What it was really like to busk illegally on the Tube

My ex-husband describes my life as ‘a hyper-real existence’. I’ve certainly had a lot of unusual experiences – some of which I sought out, and some of which arrived at my door. The truth is, I was a very eccentric kid, because I had crazy parents and was ostracised by pretty much everyone, and I think that gave me the courage to think and do the unfamiliar.

You see, there was nothing to lose; there were no friends to impress, or to rein me in. Home was hell, so I wanted to be out of the house as much as possible, and I also had a low boredom threshold and low attention span – which partly explains all the weird and interesting jobs I had in my teens and early twenties.

This post is called ‘What it was really like to busk illegally on the Tube’, because these days it’s legal and regulated with designated pitches, which kind of takes the frisson out of it and makes it less exciting and fun.

I first started busking on the Tube in sixth form, after leaving my summer job at McDonald’s, at the start of the term in which I’d eventually get kicked out of school. I had recently turned 16, and was small and scruffy and angry.

I decided to busk as I’d been forced under threat of violence to play the violin since I was four, enduring hundreds of lessons, taking my exams and reaching Grade 8. I absolutely hated the bloody instrument – it gave me no pleasure whatsoever to play – but as I now had the ability despite detesting the torturous piece of wood, I realised I might as well make some cash out of it.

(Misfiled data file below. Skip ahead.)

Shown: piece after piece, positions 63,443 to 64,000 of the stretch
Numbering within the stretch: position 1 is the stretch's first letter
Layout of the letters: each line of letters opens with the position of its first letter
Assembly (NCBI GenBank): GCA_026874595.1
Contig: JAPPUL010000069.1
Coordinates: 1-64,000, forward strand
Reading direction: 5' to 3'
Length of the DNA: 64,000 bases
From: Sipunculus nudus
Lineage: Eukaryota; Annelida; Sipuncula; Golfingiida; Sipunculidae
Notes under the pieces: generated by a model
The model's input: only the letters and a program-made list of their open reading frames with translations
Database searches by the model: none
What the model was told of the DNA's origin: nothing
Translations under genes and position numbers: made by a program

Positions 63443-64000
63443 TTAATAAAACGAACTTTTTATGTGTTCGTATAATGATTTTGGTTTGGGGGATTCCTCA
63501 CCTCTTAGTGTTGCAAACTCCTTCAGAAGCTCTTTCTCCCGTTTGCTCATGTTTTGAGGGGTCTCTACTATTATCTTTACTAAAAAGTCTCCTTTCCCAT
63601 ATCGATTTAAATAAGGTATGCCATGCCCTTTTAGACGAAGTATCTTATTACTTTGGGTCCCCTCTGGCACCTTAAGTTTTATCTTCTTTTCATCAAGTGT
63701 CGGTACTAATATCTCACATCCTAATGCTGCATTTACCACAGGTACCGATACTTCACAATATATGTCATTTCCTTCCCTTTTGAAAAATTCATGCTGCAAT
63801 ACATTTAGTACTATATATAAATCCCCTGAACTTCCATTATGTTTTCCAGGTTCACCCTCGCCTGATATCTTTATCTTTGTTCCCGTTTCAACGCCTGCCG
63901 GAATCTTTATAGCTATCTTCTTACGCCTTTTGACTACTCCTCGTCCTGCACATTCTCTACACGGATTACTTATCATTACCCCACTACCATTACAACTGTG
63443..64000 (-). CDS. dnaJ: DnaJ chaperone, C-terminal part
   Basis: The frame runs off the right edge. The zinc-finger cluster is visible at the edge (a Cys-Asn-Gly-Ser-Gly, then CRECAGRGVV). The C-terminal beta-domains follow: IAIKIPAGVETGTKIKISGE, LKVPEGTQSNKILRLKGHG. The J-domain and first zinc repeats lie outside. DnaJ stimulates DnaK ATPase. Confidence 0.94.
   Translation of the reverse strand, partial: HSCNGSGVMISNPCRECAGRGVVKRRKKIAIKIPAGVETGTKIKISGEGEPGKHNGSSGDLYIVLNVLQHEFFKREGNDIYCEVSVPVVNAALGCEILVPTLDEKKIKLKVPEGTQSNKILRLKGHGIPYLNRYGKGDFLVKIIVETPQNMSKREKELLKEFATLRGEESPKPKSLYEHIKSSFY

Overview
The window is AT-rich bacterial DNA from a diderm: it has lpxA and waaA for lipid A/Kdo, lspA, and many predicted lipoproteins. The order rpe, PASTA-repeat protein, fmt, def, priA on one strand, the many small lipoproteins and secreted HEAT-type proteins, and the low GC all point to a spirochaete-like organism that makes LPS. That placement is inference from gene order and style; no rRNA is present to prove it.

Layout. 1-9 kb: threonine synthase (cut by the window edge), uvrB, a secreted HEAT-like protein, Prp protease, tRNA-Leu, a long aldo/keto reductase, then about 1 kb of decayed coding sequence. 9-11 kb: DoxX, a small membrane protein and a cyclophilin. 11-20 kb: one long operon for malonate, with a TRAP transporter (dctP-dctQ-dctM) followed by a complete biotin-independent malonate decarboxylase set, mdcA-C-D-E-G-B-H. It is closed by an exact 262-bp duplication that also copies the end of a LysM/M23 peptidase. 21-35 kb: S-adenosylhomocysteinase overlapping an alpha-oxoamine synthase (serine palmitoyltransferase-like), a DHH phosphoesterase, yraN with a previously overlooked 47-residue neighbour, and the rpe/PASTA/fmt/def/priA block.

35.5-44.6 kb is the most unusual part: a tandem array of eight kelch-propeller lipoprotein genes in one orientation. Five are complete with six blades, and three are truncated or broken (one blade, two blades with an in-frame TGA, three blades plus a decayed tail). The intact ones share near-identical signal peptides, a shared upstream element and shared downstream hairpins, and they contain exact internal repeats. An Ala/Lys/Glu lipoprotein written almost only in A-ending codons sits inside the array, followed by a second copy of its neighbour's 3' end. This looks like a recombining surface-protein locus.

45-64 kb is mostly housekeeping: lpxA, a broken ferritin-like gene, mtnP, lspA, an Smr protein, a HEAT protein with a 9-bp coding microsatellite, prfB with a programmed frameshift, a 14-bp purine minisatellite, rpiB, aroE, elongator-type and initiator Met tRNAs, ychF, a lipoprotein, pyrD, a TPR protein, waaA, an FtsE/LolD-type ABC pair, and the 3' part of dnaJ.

So, one evening after school in early September 1996, I took my mum’s Travelcard from her black leather handbag when she came home from work, and travelled down on the Metropolitan Line from Pinner to Baker Street.

Ariane 21.jpg[I always chose the most dignified poses.]

My mum was teaching Law at university at the time, and when she discovered I was taking her Travelcard each evening, she had a massive go at me: ‘Ariane, this is theft! Travelcards are for the use of one person only. You are depriving the London Underground of revenue. It’s illegal!’

It was all for show though – she wasn’t actually bothered, as she would leave the pale pink ticket sticking out of her bag each night so I could use it. (She wasn’t remotely interested in me though – she still isn’t – so she never asked about my busking.)

Sometimes, if she hadn’t got home from work yet and I wanted to go and busk, I would just use the back entrance to Pinner station, which was open between 7pm and 10pm each evening and had no ticket gate. I wouldn’t bother buying a ticket, because I wouldn’t be getting out at the other end – I would be staying within the Tube network.

I will never forget the first time I tried to busk. It was at Baker Street station, at the bottom of the escalator that leads down to the Jubilee and Bakerloo Line platforms. I nervously took my 3/4 size violin out of the case, put the sticky chalky rosin on my bow, and lifted the violin to my chin, bow poised to play Bach’s Concerto in A Minor.